Johann Lukas von Hildebrandt
|Johann Lukas von Hildebrandt|
Portrait, eighteenth century
14 November 1668|
|Died||16 November 1745
Johann Lukas von Hildebrandt (14 November 1668 – 16 November 1745) was an Austrian baroque architect and military engineer who designed stately buildings and churches and whose work had a profound influence on the architecture of the Habsburg Empire in the eighteenth century. After studying in Rome under Carlo Fontana, he constructed fortresses for Prince Eugene of Savoy during his Italian campaigns, becoming his favorite architect. In 1700 he became court engineer in Vienna, and in 1711 was named head of the court department of building. He became court architect in 1723. His designs for palaces, estates, gardens, churches, chapels, and villas were widely imitated, and his architectural principles spread throughout central and southeast Europe. Among his more important works are Palais Schwarzenberg, St. Peter's Church, and Belvedere in Vienna, Savoy Castle in Ráckeve, Schönborn Palace in Göllersdorf, and Schloss Hof.
Hildebrandt was the son of an Italian mother and a German father. Hildebrandt studied under C. Fontana in Rome, and he studied civil and military engineering under Prince Eugene of Savoy also in Rome, and military engineering in Piedmont. Hildebrandt became the favorite architect of Prince Eugène.
In 1696, Hildebrandt established himself thereafter in the Austrian capital, Vienna, where he worked for such noble families as the Dauns, Harrachs, Schönborns, and Starhembergs, and also Prince Eugene himself.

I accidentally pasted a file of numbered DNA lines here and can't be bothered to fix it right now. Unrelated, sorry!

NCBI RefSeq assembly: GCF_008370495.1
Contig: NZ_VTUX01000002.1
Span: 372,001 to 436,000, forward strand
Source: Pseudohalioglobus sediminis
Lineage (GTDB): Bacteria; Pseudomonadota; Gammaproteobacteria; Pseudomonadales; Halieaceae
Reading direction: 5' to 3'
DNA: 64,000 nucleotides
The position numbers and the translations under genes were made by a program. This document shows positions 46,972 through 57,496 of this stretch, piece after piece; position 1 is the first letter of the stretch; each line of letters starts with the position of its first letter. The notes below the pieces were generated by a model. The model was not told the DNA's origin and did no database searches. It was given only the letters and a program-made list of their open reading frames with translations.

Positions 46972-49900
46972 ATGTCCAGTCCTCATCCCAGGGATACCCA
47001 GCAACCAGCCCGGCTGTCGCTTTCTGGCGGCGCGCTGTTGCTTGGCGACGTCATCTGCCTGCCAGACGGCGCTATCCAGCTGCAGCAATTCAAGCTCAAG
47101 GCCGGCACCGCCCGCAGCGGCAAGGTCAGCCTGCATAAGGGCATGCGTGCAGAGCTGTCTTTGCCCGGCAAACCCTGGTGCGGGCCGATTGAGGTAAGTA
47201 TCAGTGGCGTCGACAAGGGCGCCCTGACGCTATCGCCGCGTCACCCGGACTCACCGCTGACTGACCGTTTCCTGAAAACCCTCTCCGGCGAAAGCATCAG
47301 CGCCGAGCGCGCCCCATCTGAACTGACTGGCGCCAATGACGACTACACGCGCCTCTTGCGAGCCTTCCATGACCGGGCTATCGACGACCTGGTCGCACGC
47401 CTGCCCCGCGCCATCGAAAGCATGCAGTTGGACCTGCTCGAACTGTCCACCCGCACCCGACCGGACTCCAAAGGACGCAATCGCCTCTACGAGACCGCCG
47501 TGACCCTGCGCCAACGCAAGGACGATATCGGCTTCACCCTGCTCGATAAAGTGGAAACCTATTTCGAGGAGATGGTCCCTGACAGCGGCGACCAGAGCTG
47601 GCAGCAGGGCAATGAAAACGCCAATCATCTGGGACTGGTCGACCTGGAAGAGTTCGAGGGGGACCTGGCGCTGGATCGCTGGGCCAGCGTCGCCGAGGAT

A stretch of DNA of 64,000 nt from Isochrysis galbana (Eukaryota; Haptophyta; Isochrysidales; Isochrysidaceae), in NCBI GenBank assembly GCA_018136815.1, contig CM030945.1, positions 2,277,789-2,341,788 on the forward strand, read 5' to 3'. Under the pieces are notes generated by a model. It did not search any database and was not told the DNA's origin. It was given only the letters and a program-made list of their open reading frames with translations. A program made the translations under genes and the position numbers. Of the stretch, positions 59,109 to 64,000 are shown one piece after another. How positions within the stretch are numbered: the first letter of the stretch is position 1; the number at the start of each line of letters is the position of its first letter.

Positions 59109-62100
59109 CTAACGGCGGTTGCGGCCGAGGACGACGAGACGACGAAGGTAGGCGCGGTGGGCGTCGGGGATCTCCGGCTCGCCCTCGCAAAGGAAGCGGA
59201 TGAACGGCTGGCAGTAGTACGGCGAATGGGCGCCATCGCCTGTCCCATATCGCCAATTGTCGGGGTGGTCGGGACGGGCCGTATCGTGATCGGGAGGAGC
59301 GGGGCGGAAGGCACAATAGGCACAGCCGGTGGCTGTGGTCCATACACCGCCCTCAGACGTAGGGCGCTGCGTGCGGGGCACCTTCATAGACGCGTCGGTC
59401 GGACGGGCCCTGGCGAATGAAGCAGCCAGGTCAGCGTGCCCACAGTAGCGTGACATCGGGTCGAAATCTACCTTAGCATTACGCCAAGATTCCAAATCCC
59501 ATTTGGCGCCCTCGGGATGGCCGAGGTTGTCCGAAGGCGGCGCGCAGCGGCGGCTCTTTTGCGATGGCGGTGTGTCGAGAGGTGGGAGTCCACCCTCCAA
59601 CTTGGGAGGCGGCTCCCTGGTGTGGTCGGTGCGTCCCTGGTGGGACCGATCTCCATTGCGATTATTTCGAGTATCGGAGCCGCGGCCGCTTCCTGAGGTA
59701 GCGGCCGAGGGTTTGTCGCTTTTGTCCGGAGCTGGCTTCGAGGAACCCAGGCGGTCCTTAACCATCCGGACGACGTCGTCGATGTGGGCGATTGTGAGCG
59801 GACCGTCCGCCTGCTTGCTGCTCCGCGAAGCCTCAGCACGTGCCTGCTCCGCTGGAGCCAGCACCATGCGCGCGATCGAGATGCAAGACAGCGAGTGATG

In 1700, Hildebrandt became Hofburg court engineer, in 1711, head of the Court dept. of building, and in 1723, Hildebrandt became Hofburg Court architect. At the Hofburg, however, Hildebrandt could not assert himself against the rivalry of the two Fischer von Erlachs (father Johann Bernhard and son Joseph Emanuel) and worked mainly for aristocrats. Unlike the monumental works of Johann Bernhard Fischer von Erlach, Hildebrandt's works seem more committed at a personal level and include more decorative elements. This helped his popularity spread to the middle class. Hildebrandt united Italian and French elements and shaped the development of the baroque style in south Germany and Austria.
From 1713 to 1716, he was employed by the wealthy and powerful Kinsky family of Austria, building their residence, the Palais Kinsky, in Vienna. From 1723 on, he was inspector-general of the imperial buildings. His two best known works, the Upper Belvedere (1721–1722) and the Lower Belvedere (1714–1716), were both commissioned by Prince Eugene of Savoy.
Hildebrandt built numerous city palaces in Vienna (e.g. Daun-Kinsky, 1716), his religious buildings are also of great importance (St. Peter's Church and Maria Treu Piaristenchurch in Vienna, Teutonic Church in Linz, or Dominican Church in Gabel, Czech Republic).
Johann Lukas von Hildebrandt died on 16 November 1745 in Vienna.
- Stadtpalais des Prinzen Eugen, Vienna, Austria, 1695–98
- Sankt Laurentius, Jablonné v Podještedí, Czech Republic, 1699
- Loreto Chapel, Rumburk, Czech Republic, 1704-1709
- Palais Starhemberg-Schönburg, Vienna, Austria, 1705–06
- Palais Auersperg, Vienna, Austria, 1706–10
- Lower Belvedere, Vienna, Austria, 1714–16
- Piarist Church of Maria Treu, Vienna, Austria, 1716
- Schönborn Palace, Göllersdorf, Austria, 1712–17
- Geheime Hofkanzlei (Bundeskanzleramt), Vienna, Austria, 1717–19
- Imperial Crypt, Vienna, Austria, 1710–20
- Savoy Castle, Ráckeve, Hungary, 1702–22
- Palais Schwarzenberg, Vienna, Austria, 1697–1723
- Upper Belvedere, Vienna, Austria, 1721–23
- Deutschordenskirche Heilig Kreuz (Priesterseminarkirche), Linz, Austria, 1718–25
- Palais Kinsky, Vienna, Austria, 1713–26
- Schloss Hof, Schloßhof, Austria, 1729
- Hofburg Palace, Reichskanzleitrakt, Vienna, Austria, 1723–30
- St. Peter's Church, Vienna, Austria, 1702–33
- Palais Harrach, Pavillon and Januariuskapelle, Vienna, Austria, 1727–35
- Parish Church, Göllersdorf, Austria, 1740–41
- Würzburg Residence, Würzburg, Germany, 1720–44
- Haus zum Goldenen Adler, Wroclaw, Poland, 1750
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